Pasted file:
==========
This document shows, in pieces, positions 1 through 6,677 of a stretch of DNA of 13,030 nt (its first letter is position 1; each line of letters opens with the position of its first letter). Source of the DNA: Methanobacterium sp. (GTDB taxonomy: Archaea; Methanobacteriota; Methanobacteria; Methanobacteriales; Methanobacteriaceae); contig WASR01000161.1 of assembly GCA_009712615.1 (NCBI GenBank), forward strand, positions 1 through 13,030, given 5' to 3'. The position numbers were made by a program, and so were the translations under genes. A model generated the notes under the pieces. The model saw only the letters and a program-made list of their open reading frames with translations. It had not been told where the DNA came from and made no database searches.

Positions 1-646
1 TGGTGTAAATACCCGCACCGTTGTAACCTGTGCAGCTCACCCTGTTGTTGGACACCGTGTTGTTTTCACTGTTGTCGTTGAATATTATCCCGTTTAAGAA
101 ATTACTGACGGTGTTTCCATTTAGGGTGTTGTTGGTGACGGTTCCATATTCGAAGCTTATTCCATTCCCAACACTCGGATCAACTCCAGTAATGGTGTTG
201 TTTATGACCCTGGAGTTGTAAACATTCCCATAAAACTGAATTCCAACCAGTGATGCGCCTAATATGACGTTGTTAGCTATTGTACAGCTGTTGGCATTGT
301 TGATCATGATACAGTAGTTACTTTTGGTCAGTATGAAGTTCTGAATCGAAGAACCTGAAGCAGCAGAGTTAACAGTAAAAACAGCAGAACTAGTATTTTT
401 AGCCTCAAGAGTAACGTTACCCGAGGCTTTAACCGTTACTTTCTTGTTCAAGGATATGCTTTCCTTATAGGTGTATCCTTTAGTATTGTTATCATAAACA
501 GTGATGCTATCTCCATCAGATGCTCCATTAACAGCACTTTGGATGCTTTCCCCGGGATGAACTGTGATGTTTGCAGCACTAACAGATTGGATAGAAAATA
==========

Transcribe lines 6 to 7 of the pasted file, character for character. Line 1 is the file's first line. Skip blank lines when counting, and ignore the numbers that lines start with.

301 TGATCATGATACAGTAGTTACTTTTGGTCAGTATGAAGTTCTGAATCGAAGAACCTGAAGCAGCAGAGTTAACAGTAAAAACAGCAGAACTAGTATTTTT
401 AGCCTCAAGAGTAACGTTACCCGAGGCTTTAACCGTTACTTTCTTGTTCAAGGATATGCTTTCCTTATAGGTGTATCCTTTAGTATTGTTATCATAAACA